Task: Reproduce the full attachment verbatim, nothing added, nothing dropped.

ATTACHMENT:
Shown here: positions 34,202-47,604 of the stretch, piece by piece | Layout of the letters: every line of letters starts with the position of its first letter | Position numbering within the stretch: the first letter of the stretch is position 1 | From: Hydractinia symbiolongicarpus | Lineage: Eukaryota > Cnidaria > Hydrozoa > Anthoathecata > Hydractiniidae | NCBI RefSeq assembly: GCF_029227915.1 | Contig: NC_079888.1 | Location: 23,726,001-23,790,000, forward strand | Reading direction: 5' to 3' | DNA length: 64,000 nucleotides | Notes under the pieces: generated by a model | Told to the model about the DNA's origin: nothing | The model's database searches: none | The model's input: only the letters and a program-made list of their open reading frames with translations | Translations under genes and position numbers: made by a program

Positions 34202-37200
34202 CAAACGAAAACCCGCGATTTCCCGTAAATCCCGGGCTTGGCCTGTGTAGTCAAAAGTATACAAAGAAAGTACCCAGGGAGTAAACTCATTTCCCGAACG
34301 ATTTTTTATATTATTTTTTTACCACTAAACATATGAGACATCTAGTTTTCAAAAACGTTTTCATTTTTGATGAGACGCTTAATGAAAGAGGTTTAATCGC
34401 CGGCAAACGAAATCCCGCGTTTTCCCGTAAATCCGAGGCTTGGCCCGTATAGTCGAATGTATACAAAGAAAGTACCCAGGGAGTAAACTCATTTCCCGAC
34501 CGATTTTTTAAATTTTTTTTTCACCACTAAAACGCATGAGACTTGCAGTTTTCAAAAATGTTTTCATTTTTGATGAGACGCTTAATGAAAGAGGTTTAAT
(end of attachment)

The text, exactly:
Shown here: positions 34,202-47,604 of the stretch, piece by piece | Layout of the letters: every line of letters starts with the position of its first letter | Position numbering within the stretch: the first letter of the stretch is position 1 | From: Hydractinia symbiolongicarpus | Lineage: Eukaryota > Cnidaria > Hydrozoa > Anthoathecata > Hydractiniidae | NCBI RefSeq assembly: GCF_029227915.1 | Contig: NC_079888.1 | Location: 23,726,001-23,790,000, forward strand | Reading direction: 5' to 3' | DNA length: 64,000 nucleotides | Notes under the pieces: generated by a model | Told to the model about the DNA's origin: nothing | The model's database searches: none | The model's input: only the letters and a program-made list of their open reading frames with translations | Translations under genes and position numbers: made by a program

Positions 34202-37200
34202 CAAACGAAAACCCGCGATTTCCCGTAAATCCCGGGCTTGGCCTGTGTAGTCAAAAGTATACAAAGAAAGTACCCAGGGAGTAAACTCATTTCCCGAACG
34301 ATTTTTTATATTATTTTTTTACCACTAAACATATGAGACATCTAGTTTTCAAAAACGTTTTCATTTTTGATGAGACGCTTAATGAAAGAGGTTTAATCGC
34401 CGGCAAACGAAATCCCGCGTTTTCCCGTAAATCCGAGGCTTGGCCCGTATAGTCGAATGTATACAAAGAAAGTACCCAGGGAGTAAACTCATTTCCCGAC
34501 CGATTTTTTAAATTTTTTTTTCACCACTAAAACGCATGAGACTTGCAGTTTTCAAAAATGTTTTCATTTTTGATGAGACGCTTAATGAAAGAGGTTTAAT